Going Round the World with Star Alliance!


How I redeemed an United Mileage Plus RTW award ticket


What do you do when miles are burning a hole in your mileage bank?  You go straight to the bottom of the award chart and pick an award that costs the most miles, of course – the Round the World (RTW) award!


Cash them all in!

Actually, the RTW award is pretty good value.  Considering it costs 135,000 miles to redeem a round-trip Business Class ticket between the U.S. and Australia, 260,000 miles by comparison for an around the world Business Class tickets is a bargain.  Here is the award table – RTW Economy Class costs 180,000 miles and 350,000 miles are needed for RTW First Class on three-class aircraft.

NoteOn February 1, 2014, United will increase the mileage required to redeem a RTW award ticket.  It will be 200,000 miles for Economy, 350,000 miles for Business, and 450,000 miles for First.  Redeem before February 1st before the mileage goes up!

While rules to buy an RTW ticket are clearly stated on the Star Alliance (*A) website, there is unfortunately nothing on the United website documenting rules or restrictions on their RTW award ticket.  Save yourself multiple phone calls and frustration, here are my lessons learned that I hope my readers will find useful.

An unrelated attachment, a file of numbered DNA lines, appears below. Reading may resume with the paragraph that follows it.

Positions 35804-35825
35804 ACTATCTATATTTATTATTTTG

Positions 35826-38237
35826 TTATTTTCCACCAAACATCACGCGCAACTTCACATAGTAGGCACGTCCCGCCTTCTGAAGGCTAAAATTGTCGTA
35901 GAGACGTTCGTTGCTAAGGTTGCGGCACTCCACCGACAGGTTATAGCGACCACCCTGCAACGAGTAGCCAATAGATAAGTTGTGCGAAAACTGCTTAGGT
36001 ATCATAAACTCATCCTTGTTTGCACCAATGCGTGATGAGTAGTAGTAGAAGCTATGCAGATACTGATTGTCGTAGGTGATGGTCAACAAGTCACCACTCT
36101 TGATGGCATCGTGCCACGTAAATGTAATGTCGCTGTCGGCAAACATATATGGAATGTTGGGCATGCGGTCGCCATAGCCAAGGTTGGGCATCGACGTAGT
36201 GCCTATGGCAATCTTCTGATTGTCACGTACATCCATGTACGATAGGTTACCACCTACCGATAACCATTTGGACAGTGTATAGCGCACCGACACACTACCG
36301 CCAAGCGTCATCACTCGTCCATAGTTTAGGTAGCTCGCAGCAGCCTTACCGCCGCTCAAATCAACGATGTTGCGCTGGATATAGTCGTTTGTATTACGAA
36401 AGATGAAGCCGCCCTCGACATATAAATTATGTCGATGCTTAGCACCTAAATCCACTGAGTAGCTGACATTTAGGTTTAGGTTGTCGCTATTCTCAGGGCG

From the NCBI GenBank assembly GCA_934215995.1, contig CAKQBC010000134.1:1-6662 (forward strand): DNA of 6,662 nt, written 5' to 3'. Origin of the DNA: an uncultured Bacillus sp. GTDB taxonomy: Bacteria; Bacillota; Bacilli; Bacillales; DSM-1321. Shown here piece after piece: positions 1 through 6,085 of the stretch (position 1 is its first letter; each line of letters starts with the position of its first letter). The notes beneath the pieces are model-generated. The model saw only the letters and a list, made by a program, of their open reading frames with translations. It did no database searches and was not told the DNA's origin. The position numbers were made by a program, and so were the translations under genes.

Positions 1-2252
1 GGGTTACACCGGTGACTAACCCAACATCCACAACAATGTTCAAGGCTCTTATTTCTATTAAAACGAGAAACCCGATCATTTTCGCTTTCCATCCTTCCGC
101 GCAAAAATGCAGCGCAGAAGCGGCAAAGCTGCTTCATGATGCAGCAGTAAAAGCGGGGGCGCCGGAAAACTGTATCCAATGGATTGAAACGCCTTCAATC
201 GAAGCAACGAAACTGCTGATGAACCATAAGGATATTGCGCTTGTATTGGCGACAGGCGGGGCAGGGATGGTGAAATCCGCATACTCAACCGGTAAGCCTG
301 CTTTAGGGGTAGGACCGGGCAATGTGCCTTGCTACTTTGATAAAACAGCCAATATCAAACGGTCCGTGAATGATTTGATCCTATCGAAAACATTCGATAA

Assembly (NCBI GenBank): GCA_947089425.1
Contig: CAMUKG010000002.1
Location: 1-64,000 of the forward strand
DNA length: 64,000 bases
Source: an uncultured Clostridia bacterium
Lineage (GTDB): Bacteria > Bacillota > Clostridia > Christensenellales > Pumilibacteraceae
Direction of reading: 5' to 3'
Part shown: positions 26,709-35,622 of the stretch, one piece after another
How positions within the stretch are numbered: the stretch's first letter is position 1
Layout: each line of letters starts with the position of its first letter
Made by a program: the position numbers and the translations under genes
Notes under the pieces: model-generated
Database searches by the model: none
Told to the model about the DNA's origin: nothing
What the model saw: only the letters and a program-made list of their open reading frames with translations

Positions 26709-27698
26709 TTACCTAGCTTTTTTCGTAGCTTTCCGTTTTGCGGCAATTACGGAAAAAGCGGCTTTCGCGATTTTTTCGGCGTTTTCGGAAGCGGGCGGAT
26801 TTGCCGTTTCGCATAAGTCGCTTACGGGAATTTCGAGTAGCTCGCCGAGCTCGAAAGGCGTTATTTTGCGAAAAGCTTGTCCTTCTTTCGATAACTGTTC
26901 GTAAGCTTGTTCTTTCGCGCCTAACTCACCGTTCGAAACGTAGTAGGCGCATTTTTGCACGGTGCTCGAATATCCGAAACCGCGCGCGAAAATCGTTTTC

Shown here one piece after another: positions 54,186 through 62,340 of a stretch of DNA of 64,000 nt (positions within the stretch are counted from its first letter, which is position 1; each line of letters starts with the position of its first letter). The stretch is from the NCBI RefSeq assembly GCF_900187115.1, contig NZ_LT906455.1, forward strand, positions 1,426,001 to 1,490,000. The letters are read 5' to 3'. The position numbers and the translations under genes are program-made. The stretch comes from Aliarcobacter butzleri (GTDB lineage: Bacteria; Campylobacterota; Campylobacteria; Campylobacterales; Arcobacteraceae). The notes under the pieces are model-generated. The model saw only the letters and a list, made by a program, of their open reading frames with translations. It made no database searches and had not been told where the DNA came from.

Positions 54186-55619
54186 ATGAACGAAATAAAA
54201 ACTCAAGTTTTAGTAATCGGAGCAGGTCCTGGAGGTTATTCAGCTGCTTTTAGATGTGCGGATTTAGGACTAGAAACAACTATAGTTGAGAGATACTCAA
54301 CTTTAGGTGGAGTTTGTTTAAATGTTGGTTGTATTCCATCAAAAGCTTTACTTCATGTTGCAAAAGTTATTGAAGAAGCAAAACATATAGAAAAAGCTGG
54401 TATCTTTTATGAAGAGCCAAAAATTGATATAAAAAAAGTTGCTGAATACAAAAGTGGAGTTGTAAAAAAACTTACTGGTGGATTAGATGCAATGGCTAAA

United RTW Award Basics

Some United RTW award rules are the same as the *A RTW ticket, while others differ.  It might be helpful to read through the *A RTW ticket FAQ and the Rules and Conditions just to get familiar (links can be found on this page).

Similarities with the *A RTW ticket:
  • The world is divided into three zones:
    • Americas
    • Europe/Africa
    • Asia/Oceania
  • Travel in one direction and cross each zone only once.  While you are within a zone, however, you may travel freely whichever direction you want.
  • Complete the trip in 16 segments/flights
Differences with the *A RTW ticket:
  • You have only six (6) stopovers!  This is a huge distinction with the *A RTW ticket – so you need choose your stops wisely. 
    • A stopover is defined as a stop over 24-hours.  
    • You are not constrained to non-stop flights.  You can still book a multi-segment flight to your destination, just don't stop over 24 hours at your connection city. 
  • You do NOT need to complete your RTW trip in 39,000 miles or less.  Once again, this is a distinction with the *A RTW ticket, but to your benefit. 

Darn that Inventory Control!